More recently, the merger of government repressive arms with fossil fuel interests was made explicit when news broke that Enbridge, a Canadian company building an expansion to the Line 3 pipeline in Minnesota, had been paying for and training local law enforcement in its brutal crackdowns on protesters opposing the expansion, to the tune of more than $1 million. As part of this collaboration, the local sheriff’s office shared intelligence with Enbridge and included the company in its planning meetings for the protests.

These crackdowns are explicitly drawn from anti-terrorism campaigns developed after September 11 and will likely intensify, with Biden’s domestic counterterror strategy specifically singling out environmental activism as one of the types of “violent extremism” to combat in the coming years.

Arguably the most dramatic example of this repressive public-private merger has been Chevron’s legal war against human rights lawyer Steven Donziger, who won a historic judgment against the oil giant for its pollution of the Amazon rainforest in Ecuador. Donziger’s UN-condemned prosecution was set into motion by a Chevron-invested judge, and he was held in house arrest for nearly two years and ultimately imprisoned — ostensibly on contempt of court charges, but what many suspect was really retaliation for his legal victory against the company.

There’s an irony here. While Democrats, supposedly the champions of bold government action, are more and more suggesting the battle against climate disaster can be won by private sector choices and market forces, it’s Republicans, traditionally free-market dogmatists, who are resorting to government force to steer the market and get the climate outcomes they want.

Unfortunately for those enormous numbers of Americans who will be displaced, impoverished, and killed in ever greater numbers as the climate crisis gets worse in the years ahead, those GOP-desired outcomes are the limitless digging up and burning of fossil fuels, which will continue to spark more deadly droughts, fires, and disasters like hurricanes.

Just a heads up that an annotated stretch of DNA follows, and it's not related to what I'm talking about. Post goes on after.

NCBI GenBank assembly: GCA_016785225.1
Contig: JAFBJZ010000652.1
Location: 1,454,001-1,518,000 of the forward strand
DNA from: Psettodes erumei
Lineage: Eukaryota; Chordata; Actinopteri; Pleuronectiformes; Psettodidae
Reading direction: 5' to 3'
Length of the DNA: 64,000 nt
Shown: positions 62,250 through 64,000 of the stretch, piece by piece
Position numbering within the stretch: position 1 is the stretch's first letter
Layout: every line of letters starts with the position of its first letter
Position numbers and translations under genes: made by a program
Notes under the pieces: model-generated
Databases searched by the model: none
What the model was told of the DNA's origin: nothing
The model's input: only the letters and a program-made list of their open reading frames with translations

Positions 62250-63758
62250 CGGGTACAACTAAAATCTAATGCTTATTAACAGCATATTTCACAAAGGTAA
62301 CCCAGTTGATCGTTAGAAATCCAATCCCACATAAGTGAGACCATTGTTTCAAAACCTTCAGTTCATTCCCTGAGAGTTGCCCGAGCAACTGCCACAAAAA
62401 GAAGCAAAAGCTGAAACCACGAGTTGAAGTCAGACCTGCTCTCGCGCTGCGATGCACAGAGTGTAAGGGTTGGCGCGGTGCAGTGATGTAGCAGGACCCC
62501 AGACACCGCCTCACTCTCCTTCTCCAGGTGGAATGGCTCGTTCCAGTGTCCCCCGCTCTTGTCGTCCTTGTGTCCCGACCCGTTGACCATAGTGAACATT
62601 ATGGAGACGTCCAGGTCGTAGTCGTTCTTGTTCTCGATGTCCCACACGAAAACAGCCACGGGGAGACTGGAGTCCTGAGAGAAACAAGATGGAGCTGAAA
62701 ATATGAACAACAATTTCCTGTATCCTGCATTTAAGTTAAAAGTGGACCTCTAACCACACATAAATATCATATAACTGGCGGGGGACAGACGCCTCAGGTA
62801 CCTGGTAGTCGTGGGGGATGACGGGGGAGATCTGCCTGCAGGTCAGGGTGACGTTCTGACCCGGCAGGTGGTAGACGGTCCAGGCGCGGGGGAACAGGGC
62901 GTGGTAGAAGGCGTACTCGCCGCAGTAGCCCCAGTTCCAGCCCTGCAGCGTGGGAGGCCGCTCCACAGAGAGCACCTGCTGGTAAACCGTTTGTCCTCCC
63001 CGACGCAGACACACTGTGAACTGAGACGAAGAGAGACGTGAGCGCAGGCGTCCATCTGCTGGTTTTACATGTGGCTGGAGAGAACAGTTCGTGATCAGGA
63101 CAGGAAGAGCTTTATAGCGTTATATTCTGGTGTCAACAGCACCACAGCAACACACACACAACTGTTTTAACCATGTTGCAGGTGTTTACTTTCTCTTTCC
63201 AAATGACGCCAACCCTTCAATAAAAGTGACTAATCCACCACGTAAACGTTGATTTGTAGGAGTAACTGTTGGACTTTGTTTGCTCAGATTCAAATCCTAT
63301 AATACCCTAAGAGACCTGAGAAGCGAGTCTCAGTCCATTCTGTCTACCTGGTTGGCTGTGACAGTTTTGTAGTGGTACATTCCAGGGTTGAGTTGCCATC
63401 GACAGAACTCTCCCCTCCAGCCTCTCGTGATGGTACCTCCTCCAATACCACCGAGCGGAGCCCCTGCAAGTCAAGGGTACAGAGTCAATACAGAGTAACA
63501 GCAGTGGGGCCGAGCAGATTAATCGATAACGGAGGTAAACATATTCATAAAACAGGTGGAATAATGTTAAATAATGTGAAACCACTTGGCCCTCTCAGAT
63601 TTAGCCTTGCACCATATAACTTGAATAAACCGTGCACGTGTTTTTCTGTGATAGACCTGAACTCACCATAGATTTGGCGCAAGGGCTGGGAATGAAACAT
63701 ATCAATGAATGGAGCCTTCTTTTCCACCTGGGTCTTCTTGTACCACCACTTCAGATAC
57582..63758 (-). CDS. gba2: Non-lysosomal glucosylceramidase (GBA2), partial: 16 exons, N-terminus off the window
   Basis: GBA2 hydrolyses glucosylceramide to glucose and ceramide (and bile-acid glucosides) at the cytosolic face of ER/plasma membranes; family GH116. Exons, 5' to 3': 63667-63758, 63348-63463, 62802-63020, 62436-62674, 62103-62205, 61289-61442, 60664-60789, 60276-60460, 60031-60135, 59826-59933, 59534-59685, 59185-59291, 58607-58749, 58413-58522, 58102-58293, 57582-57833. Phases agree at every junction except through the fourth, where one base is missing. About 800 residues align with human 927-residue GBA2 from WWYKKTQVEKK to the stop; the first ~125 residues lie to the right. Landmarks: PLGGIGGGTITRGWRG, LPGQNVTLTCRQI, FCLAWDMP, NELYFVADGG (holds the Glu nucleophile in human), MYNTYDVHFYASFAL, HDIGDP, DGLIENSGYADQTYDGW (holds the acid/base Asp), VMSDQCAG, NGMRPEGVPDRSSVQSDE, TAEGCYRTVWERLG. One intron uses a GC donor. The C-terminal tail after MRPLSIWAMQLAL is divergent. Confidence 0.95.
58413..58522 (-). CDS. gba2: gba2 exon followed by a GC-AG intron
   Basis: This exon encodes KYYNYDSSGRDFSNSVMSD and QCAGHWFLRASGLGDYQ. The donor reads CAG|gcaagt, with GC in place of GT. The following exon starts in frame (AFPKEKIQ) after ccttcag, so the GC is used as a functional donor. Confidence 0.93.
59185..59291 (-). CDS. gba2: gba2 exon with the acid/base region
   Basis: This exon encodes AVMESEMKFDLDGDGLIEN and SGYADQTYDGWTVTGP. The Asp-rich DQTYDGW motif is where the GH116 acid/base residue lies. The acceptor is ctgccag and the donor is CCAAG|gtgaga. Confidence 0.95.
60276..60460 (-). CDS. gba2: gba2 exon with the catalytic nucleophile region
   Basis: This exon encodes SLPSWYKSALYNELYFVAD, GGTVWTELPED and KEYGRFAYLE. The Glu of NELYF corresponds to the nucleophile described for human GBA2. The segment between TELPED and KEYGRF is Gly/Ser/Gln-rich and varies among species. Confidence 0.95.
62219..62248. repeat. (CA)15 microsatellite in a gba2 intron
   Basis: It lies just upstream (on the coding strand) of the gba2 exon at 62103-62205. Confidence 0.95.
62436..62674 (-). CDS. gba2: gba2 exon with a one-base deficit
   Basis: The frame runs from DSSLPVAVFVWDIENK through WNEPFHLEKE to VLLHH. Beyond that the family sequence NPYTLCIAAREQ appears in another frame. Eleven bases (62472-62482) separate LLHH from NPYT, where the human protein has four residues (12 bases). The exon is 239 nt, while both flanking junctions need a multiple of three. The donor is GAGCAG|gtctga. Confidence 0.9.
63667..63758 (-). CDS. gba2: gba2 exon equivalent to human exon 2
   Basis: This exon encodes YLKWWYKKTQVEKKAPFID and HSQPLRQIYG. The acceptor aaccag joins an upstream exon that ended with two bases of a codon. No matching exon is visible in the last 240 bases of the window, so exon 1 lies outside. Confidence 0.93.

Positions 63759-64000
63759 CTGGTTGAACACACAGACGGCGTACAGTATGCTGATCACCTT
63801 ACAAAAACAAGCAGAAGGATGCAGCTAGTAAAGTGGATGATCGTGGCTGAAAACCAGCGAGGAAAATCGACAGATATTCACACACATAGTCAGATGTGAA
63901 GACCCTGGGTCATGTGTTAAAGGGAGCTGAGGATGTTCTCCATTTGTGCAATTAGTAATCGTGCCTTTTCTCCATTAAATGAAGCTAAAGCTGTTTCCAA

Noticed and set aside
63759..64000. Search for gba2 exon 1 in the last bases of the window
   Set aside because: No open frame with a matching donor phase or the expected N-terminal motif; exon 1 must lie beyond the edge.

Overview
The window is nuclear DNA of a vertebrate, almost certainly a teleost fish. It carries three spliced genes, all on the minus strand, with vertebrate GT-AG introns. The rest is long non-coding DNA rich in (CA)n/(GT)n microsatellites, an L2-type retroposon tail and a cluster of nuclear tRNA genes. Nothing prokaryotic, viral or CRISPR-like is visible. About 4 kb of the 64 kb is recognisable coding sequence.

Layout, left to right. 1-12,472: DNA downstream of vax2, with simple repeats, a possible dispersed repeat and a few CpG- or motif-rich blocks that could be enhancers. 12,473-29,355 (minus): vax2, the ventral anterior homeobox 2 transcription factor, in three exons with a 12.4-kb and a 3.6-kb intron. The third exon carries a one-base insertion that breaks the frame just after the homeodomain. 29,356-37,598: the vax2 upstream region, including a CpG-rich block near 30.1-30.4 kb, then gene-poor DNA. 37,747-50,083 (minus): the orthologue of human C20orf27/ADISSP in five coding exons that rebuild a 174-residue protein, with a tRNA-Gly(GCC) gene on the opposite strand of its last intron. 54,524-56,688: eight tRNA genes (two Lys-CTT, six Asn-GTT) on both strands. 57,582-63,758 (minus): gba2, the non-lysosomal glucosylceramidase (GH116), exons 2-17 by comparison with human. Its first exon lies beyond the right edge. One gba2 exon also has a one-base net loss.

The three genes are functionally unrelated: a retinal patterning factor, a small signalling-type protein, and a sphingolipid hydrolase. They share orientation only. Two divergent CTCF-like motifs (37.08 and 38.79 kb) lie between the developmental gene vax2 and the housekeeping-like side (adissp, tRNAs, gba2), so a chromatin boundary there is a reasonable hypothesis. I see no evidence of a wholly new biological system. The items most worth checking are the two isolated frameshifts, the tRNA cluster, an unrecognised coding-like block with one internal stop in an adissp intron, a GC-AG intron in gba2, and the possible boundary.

This isn’t just happening in the United States. In the UK, the Boris Johnson government is ramming through a bill eviscerating the right to protest and enlarging police power, adding an ALEC-style “key infrastructure” provision that would criminalize protest specifically against airports and oil refineries, among others.

This all comes against the background of the Biden administration and wider Democratic Party’s insistence on actually building on Trump’s program of deliberately speeding up the climate crisis. Despite accurately warning that climate change is an “existential threat,” the Democrats have largely dropped climate-fighting provisions from their legislative agenda under corporate pressure, while Biden has been overseeing a fire sale in oil and gas drilling leases.

With congressional gridlock still firmly in place, and the corporate capture of both major US parties precluding climate action through legislation, climate campaigners will be forced more and more to look to acts of grassroots resistance like that of the Civil Rights Movement to make progress on the issue as time slips away. In turn, the forces defending fossil fuel industries are already turning to outright repression to simply outlaw and punish such efforts. We may be at the start of a newly repressive, menacing phase of the fight for climate survival.